Or, Are Healing Potions Too D&D?
Being a comparison of the original 1974 boxed set edition of Dungeons & Dragons (D&D) and Tunnels & Trolls 5th Edition (T&T).
In the D&D rules we have a Vancian-based magic system. For those of you unfamiliar with Jack Vance's writings? Let us simply say this is a fire and forget system. The magic-user (MU) studies his spells, imprinting and storing the magick in his mind. This potential is then unleashed when the MU speaks the final part of the spell with accompanying hand gestures. Releasing the spell energy removes that spell from the MU's mind. More powerful spells take longer to both memorize and cast, and take up more room in the MU's mind. With experience, the magic-user can hold great numbers of spells in memory, making him a dangerous foe. This is balanced by the fact he cannot cast a spell he does not have memorized, as well as his relative weakness in combat (though a first level fighter in melee with a 9th level magic-user would still be candy).
T&T magic is based upon some kind of psi-factor [...] all powered by an inner strength. Any spells the wizard knows can be cast at will, provided the wizard has enough Strength (changed to WIZ in later editions) to do so. STR can be exceeded but run the risk of draining the wizard and killing him. Wizards in this system are also poorer in combat, but do have the advantage of being able to wear armor and carry a shield if they so desire.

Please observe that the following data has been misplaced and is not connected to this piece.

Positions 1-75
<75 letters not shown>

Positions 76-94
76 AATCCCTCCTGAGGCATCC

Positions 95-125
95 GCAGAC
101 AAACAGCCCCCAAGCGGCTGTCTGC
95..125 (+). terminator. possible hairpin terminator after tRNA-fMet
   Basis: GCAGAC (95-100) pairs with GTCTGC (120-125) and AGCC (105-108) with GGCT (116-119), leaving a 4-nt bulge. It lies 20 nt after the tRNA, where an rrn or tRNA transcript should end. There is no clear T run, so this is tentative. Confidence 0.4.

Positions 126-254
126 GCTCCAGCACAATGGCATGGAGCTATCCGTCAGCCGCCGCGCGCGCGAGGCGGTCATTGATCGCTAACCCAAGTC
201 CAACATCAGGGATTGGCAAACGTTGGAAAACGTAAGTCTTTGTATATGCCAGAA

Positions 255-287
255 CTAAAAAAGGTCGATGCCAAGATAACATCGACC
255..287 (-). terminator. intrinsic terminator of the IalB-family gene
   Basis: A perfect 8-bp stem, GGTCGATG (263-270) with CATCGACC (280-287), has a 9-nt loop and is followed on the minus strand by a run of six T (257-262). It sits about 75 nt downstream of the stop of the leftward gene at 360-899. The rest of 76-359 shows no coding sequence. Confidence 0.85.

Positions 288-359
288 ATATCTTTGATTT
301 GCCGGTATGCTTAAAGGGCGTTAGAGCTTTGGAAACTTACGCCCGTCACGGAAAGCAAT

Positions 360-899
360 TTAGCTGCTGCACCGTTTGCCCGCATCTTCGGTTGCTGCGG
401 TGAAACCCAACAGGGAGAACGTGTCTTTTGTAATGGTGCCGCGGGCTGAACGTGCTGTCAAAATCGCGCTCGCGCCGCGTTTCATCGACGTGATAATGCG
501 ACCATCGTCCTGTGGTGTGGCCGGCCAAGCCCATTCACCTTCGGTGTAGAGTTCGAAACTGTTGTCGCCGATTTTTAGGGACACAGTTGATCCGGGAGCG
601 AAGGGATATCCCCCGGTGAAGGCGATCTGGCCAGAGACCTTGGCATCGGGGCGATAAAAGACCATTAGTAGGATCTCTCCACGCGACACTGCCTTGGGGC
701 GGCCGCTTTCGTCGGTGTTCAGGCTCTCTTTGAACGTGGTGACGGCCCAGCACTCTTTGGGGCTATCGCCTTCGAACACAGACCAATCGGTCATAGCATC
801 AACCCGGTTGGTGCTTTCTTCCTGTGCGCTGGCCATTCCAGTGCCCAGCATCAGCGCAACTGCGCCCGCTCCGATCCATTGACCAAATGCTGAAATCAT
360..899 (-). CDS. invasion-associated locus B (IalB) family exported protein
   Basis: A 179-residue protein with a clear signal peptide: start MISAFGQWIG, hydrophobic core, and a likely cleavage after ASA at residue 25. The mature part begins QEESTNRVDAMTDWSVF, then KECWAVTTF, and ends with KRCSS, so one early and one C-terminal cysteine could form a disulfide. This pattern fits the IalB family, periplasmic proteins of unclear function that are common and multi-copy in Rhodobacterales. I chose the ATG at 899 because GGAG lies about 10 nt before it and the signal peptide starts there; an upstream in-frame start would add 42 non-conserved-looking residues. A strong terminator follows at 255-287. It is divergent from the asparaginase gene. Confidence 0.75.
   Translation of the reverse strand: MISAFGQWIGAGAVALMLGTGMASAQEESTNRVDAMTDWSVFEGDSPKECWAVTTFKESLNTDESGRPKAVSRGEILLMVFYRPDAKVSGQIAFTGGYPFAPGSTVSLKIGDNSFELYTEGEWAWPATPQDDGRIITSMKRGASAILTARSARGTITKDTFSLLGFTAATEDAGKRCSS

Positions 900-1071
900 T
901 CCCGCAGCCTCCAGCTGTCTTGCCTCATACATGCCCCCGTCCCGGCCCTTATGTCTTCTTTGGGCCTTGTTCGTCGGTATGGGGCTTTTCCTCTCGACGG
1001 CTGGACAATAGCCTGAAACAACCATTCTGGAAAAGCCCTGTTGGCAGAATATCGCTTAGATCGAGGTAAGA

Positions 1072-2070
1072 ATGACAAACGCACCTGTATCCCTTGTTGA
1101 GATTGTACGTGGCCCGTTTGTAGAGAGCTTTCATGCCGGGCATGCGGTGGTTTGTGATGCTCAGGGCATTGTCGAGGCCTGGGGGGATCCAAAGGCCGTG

Though it is a rather useless comparison, magic spells in D&D go as high as 6th level and eventually up to 9th in later editions. T&T's magic goes to level 20. Because the two systems are so different, however, this comparison is of little value. We mention it here because the question has arisen an number of times in discussions of the two rules sets.
Both systems allow spell-casters to research and write new spells. MUs must have a spellbook to relearn any cast spells, or to change their memorized spells to a different one. Wizards either know a spell or do not, though they can learn new spells by studying another wizard's spell books.
Wizards carry staves as an aid to spell-casting (termed a focus in later editions) in the T&T universe, the better the staff the better the magic effects of the cast spells. A wand may be used for the same purpose. D&D MUs use staves for combat. Magical D&D staves are like giant wands, holding specific spell casting abilities and a finite number of charges.
The oddest difference we have found? T&T has no potions! Obviously these would be a simple matter to add to the rules. In point of fact, out of curiosity we checked the most recent edition of the game: Deluxe Tunnels & Trolls. We found potions and rules for them included.
T&T spells aren't fixed in power, they can be increased in effect when cast by a wizard of higher level. Additionally, as a wizard increases in level he can cast spells of lower level more easily. This is shown by requiring less STR to cast them. A staff also reduces STR needed to cast spells, though no spell can ever be reduced to less than 1 point cost.